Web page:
Young are born thirteen days after mating. Litters can range in numbers of up to twenty, with a record of fifty-two, but since the mother has only thirteen nipples, only a maximum of thirteen in a litter can survive. Newborns are scarcely bigger than rice grains. The young spend up to 100 days, or slightly over three months, in the pouch. By seventy-five to eighty-five days, the young are weaned and leave the pouch, but remain with the mother for another two or three months before leaving to live on their own. Until they leave, the mother carries the young on her back. Young males reach sexual maturity at eight months, females at six. The longest recorded lifespan in the wild for the Virginia opossum is three years, although captive individuals have lived as long as ten years.

When threatened by a predator, a Virginia opossum may react in any of several ways. Escape is always the optimal choice, and includes climbing trees and swimming. If escape proves impossible, the opossum may use its variation of the basic mammalian threat response, opening its jaws wide, baring its fifty-five teeth, and hissing at its foe. It may also discharge a foul-smelling, greenish fluid from anal glands. Or, the opossum may use its "drooling" display, building up its saliva content, drooling from its mouth and blowing froth and bubbles from its nostrils, in hopes of convincing a predator that the opossum is seriously diseased and therefore dangerous to eat.

The opossum's final defensive recourse is either fighting back or performing its most famous behavior, "playing possum." The animal collapses, the eyes glaze, the jaws open, the tongue lolls, the teeth are partly bared, and the stinky anal fluid release adds the final carrion touch. The deathlike state is a form of catatonia, in which the animal lies limp, does not react to touch or prodding, and cannot be roused by any method. The muscles become limp, basic functions slow. Predators of opossums, among them coyotes, dogs, bobcats, and birds of prey, will reject the seemingly dead opossum and leave it untouched. From one minute to six hours after the predator has left the scene, the opossum rouses itself and moves off.

Throughout its range in Canada and in parts of the United States that have long, cold winters, Virginia opossums feed to build up extra body fat in the fall in preparation for the lean winter months. The species doesn't hibernate, but in especially cold weather, individuals may stay quietly in their shelters for a few days. Otherwise, they're outside and hiking across the snow to forage.


Virginia opossums and people: Virginia opossums sometimes help themselves to human garbage, but cause far less mess and destruction than do raccoons. Virginia opossums, like most mammals, can carry and transmit rabies. Virginia opossums have been, and still are, hunted for food and for their pelts.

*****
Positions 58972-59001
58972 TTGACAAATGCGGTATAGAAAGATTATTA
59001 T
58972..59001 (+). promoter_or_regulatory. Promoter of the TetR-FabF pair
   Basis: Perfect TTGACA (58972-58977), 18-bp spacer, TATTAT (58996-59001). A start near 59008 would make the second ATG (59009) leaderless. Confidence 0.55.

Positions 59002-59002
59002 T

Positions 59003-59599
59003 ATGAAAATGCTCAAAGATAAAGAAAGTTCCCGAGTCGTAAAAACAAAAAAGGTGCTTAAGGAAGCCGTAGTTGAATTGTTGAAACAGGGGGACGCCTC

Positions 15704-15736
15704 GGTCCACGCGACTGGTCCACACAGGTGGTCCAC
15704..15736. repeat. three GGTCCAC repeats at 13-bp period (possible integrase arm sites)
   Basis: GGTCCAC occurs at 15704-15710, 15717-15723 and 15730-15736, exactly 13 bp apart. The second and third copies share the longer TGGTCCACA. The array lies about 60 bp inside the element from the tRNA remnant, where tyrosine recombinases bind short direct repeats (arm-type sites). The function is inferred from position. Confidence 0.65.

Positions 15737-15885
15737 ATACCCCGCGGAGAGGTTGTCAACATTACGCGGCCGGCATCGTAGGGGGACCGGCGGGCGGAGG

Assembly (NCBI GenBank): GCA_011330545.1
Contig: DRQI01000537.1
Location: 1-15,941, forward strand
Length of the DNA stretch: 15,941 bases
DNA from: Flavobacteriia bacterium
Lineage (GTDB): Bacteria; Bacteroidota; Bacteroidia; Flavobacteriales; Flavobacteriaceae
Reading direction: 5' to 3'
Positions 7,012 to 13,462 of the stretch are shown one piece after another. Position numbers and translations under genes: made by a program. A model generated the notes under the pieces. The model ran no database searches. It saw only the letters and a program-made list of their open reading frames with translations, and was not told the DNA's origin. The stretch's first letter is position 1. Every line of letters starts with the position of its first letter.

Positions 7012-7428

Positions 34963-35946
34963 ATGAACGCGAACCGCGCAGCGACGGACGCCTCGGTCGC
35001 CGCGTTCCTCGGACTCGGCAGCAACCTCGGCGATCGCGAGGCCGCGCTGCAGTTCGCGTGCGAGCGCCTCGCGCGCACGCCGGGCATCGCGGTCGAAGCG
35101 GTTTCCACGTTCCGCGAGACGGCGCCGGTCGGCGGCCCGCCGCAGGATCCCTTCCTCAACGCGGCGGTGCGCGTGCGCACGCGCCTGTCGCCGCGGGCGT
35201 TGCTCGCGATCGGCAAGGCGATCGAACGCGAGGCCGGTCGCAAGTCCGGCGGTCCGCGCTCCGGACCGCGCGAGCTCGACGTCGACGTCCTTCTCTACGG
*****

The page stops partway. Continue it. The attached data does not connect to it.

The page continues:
Their ability to eat almost anything organic puts Virginia opossums in the front ranks of living nature's cleaning crews. They eat pest insects like cockroaches, garden pests like snails and slugs, pest mammals like roof rats and mice, and they eat all varieties of carrion.


Conservation status: Virginia opossums have adapted to humans successfully, are in no danger of extinction, and have even extended their ranges in some areas. ∎

New World Opossums: Didelphimorphia - Water Opossum (chironectes Minimus): Species Accounts [next] [back] New World Opossums: Didelphimorphia - New World Opossums And People

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almost 7 years ago

This information is a bit wrong...Opossums have 50 teeth, not 55! You can't really have 55 teeth, it would make the top and bottom jaw uneven. Also they rarely carry rabies, its pretty much an unheard virus in Opossums because of their low body temperatures making it difficult/impossible for the rabies virus to survive. Also instead of saying they have been known to live as long as 10 years in captivity, its best to just tell people they live around 4 years at the most in captivity. Just saying..

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over 5 years ago

can they eat coral snakes?

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over 8 years ago

what animals are related to the virginia opossums?

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over 8 years ago

how much does an adult virginia opossum eat per day?

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over 10 years ago

can they eat human?

are hey scary?

do they live in humans houses?